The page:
Link course selection to academic strength

Thursday, May 23rd, 2024 06:00 | By
Mercy Wahome the Chief Executive Officer of the Kenya Universities and Colleges Central Placement Service (KUCCPS). PHOTO/X (@KUCCPS_Official)

Time is ripe for the Ministry of Education to focus on career coaching for students early enough for them to make informed decisions about the subjects they want to concentrate on in the Kenya Certificate of Secondary Education exam. The job market should find ways of eliminating bottlenecks that inhibit students from pursuing certain courses, including failing to attain a certain grade for subjects deemed compulsory in the KCSE.

Data from the Kenya Universities and Colleges Central Placement Service (KUCCPS) on this year’s placement of students in tertiary institutions supports this view. For the first time, after the Teachers Service Commission scrapped such regulations, KUCCPS reported a sharp increase in the number of students interested in the Bachelor of Arts in Education degree, making it the most popular course among this year’s freshman class.

KUCCPS said over 11,000 students who qualified for degree programmes opted for diploma courses instead. This could be another example of students feeling unprepared to pursue a degree course because of underperforming in the core subjects at secondary school.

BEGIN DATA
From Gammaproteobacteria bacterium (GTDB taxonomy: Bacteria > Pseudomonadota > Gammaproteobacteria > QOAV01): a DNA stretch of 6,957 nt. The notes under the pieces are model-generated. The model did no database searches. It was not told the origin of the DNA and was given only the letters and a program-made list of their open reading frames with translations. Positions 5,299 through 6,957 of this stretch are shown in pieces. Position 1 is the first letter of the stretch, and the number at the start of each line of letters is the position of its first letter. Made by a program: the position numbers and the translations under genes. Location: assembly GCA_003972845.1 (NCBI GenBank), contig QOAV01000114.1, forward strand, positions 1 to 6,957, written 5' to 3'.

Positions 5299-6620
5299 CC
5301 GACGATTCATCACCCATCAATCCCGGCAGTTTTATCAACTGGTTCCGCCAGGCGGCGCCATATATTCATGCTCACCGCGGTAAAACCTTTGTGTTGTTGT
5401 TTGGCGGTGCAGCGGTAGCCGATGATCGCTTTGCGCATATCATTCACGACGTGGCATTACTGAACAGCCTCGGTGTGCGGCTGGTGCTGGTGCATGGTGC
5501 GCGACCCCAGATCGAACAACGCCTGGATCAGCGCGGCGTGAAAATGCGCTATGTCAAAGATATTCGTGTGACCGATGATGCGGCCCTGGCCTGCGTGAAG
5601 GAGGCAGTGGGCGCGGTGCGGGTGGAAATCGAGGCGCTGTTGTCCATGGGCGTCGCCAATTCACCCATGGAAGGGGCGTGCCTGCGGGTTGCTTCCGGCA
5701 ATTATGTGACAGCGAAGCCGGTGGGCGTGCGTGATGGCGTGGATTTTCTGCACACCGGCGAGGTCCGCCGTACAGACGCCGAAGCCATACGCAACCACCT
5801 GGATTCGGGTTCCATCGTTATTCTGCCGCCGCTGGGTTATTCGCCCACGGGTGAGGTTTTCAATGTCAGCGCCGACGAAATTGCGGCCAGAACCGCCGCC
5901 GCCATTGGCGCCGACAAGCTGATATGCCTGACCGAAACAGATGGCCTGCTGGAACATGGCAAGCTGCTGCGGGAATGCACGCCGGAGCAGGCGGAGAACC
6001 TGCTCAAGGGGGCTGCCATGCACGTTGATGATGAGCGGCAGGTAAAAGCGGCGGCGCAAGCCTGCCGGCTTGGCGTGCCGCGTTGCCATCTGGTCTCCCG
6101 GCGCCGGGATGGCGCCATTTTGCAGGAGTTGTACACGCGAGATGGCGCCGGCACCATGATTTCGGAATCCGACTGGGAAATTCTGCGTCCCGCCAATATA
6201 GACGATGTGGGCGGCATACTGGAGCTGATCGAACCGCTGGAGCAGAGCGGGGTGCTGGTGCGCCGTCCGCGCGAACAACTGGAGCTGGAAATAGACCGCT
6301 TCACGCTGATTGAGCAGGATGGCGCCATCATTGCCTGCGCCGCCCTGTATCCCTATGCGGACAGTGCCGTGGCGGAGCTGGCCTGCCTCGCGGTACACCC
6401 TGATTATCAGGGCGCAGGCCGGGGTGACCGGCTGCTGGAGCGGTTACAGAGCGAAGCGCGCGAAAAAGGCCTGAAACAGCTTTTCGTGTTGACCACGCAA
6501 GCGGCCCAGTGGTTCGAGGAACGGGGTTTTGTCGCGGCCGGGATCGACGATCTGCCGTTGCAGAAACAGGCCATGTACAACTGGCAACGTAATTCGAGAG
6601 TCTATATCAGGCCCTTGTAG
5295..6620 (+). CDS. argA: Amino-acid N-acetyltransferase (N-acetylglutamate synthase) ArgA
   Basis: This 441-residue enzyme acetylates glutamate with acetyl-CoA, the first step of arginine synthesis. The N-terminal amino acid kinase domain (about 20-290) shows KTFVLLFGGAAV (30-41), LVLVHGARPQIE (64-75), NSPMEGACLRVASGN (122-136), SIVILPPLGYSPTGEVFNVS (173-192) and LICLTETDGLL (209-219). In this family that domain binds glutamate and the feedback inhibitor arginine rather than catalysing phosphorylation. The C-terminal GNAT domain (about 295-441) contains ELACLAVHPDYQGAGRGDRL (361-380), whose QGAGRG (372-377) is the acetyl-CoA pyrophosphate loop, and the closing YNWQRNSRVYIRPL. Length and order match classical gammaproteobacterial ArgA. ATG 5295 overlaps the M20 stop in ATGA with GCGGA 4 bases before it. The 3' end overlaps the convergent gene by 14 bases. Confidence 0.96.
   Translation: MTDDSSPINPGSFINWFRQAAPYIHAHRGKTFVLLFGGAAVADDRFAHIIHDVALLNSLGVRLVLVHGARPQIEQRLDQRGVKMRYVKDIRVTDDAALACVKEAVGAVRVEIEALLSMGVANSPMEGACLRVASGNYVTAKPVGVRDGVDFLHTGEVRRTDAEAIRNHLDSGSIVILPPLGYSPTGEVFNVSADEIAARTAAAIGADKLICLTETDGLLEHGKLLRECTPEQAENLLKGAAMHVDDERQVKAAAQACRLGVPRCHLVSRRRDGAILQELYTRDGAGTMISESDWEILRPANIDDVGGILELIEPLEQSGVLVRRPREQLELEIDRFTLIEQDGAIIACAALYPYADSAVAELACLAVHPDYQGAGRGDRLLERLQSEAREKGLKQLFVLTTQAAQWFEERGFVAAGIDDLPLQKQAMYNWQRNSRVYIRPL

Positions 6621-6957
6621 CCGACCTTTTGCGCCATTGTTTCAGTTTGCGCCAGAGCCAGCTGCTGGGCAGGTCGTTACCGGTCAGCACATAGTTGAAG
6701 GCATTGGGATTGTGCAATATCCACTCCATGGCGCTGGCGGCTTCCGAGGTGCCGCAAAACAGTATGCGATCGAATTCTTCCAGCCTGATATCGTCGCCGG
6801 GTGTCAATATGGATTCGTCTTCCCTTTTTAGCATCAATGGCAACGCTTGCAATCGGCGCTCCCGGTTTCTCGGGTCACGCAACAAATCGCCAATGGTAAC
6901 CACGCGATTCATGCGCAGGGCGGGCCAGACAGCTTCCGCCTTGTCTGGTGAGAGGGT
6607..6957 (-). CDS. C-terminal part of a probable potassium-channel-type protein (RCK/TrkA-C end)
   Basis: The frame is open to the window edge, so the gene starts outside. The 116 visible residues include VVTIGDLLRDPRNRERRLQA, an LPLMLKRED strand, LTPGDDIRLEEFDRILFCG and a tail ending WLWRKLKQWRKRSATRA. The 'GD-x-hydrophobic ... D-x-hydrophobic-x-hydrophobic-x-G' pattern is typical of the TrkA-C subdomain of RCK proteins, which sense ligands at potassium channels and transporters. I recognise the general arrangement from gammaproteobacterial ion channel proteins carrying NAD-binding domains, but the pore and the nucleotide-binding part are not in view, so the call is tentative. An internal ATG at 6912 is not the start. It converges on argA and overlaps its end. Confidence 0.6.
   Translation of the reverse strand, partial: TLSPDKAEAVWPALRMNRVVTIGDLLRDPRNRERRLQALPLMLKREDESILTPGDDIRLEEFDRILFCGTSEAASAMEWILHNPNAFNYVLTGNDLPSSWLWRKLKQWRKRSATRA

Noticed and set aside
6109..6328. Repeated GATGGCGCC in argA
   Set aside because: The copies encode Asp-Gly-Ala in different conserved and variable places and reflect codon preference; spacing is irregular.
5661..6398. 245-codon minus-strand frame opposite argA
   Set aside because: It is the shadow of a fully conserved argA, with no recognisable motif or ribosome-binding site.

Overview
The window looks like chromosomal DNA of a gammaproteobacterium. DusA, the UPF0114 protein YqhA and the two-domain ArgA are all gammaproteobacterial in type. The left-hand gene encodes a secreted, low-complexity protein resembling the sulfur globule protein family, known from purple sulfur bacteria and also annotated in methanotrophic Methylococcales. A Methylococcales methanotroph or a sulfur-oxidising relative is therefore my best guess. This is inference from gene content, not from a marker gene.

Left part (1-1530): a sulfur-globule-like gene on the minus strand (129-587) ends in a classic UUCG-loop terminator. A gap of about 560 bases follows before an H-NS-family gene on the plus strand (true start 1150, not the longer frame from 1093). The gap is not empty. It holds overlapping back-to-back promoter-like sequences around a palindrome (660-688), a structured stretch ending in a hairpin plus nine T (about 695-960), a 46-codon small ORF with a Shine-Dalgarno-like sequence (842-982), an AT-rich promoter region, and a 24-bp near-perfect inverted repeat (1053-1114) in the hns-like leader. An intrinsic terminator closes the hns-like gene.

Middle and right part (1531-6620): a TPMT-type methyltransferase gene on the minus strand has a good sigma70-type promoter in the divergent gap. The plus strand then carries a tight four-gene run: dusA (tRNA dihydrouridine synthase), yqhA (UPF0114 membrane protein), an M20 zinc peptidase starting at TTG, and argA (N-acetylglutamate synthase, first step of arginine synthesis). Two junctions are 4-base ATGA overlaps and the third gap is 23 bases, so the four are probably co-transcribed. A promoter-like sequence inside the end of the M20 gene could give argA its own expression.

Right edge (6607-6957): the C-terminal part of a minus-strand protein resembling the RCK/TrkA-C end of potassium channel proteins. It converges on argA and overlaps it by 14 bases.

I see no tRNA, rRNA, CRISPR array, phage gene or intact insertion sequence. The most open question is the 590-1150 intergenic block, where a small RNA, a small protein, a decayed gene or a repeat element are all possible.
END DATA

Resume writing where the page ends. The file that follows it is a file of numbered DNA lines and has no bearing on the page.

The Kenyan education system for the longest time has been the number one career killer for blatantly failing to recognise a student’s academic strength as the bare minimum for the courses they pursue in colleges and universities. That is why stakeholders should review policies that regulate learning in tertiary institutions to link a student’s academic strengths to courses that they will pursue in college regardless of the aggregate grade attained in the KCSE. Despite the introduction of the Competency Based Curriculum, students are still graded the old-fashioned way. Top-grade university courses have become the preserve of those who pass, while craft and artisan studies are perceived as meant for underachievers.

Teachers, parents and others impress upon secondary school students to work hard and pass the KCSE with a grade that will earn them a university slot and later help them secure a good job. This creates the impression that students who do not make it to university will become failures. Separate surveys have linked career dissatisfaction to pursuing the wrong courses. When external influence compels a student to pursue a certain area of study, chances are high that they will change their career midstream to join their dream profession.

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